Though most squamous cell carcinomas were once actinic keratoses, most AK’s will not turn into cancer.
However, it’s impossible to predict which lesions will eventually begin undergoing a malignant transformation.
Actinic keratosis is a form of sun damage that’s very common among adults middle age and older, though it can affect people in their 30s.
Because there are no known ways for a dermatologist to predict which actinic keratosis lesions will transform into squamous cell carcinoma, any and all AK lesions should be eradicated.
Did you read somewhere that an AK is actually a very early SCC?
Some dermatologists and dermapathologists believe that AK is SCC in situ (meaning, still confined to its original location).
In other words, AK and SCC are actually on the same continuum.
However, other dermatologists and even pathologists stand firm that an AK is not a frank SCC.
Call them what you wish, but the bottom line is that AK’s need to be treated, never ignored!
Length of Time for Actinic Keratosis to Morph into Squamous Cell Carcinoma
“In an otherwise healthy individual, the progression from actinic keratosis to squamous cell carcinoma can take many years or even decades,” begins Vivian Bucay, MD, with the Bucay Center for Dermatology and Aesthetics, an integrative dermatology practice in San Antonio, TX.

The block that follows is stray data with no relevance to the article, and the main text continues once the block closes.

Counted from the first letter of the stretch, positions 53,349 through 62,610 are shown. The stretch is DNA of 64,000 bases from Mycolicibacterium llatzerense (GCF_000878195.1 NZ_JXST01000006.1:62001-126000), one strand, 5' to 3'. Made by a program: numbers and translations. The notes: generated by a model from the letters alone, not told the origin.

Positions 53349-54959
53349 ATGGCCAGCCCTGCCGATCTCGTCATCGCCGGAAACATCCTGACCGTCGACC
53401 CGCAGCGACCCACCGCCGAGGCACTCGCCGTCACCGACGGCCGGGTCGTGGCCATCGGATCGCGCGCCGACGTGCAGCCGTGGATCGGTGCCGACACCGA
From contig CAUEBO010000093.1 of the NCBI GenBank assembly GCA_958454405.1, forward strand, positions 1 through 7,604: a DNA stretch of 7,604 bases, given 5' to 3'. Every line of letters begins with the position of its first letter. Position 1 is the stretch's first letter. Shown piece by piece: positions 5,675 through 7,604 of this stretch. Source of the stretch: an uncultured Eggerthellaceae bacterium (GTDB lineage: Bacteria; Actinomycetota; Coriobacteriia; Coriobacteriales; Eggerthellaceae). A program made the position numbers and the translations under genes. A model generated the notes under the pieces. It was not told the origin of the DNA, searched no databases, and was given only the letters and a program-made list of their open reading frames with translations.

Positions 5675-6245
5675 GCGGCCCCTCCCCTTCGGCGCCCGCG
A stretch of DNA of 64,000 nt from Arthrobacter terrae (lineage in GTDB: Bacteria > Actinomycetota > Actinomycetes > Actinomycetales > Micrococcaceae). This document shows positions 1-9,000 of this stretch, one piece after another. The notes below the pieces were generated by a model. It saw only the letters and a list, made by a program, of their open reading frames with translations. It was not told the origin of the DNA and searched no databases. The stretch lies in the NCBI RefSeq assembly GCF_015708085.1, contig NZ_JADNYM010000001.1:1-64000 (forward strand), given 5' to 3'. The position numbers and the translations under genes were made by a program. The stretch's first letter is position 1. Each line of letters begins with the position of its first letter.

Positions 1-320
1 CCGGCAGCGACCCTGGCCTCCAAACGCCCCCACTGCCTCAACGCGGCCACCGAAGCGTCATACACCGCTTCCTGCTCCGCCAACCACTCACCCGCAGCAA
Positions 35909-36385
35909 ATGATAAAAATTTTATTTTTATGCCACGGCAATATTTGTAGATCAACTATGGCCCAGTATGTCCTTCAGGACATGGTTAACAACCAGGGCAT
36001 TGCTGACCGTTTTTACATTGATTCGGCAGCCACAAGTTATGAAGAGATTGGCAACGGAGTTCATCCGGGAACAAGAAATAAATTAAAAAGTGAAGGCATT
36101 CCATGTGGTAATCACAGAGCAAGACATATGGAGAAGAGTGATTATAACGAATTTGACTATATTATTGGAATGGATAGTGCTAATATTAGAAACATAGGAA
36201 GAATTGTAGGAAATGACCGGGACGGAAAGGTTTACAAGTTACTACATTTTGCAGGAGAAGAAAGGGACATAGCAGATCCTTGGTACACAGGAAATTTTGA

This doesn’t mean you should neglect what appear to be AK’s on your face, neck, scalp, back, ear, trunk or leg.
Get the patches diagnosed, then treated, even if you don’t have insurance.
Squamous cell carcinoma usually doesn’t spread to distant sites of the body, but it can also be fatal – usually in elderly people who may have put off seeing a doctor until the lesion becomes gruesome.
Anywhere from 700,000 to a million cases of squamous cell carcinoma are diagnosed annually in the U.S.
An accurate estimate of how many people in the U.S. die from SCC each year is not known, because SCC is not tracked by cancer registries. The range is from 2,000 to 15,000, depending on the source.
That may seem reassuring – as low as 2,000 among a land of 327 million (as of 2019). But remember: There is no way to predict who’ll be among those 2,000 – or 15,000.
Fast Progression of Actinic Keratosis to Squamous Cell Carcinoma
Dr. Bucay explains, “In someone with a compromised immune system, such as transplant patients or those on medications that suppress the immune system, the progression from actinic keratosis to squamous cell carcinoma can be much faster, weeks to months.”
People who’ve had organ transplants are about 100 times more likely to develop SCC than is the general population – due to the powerful immuno-suppressant drugs that they must take every day for the rest of their lives.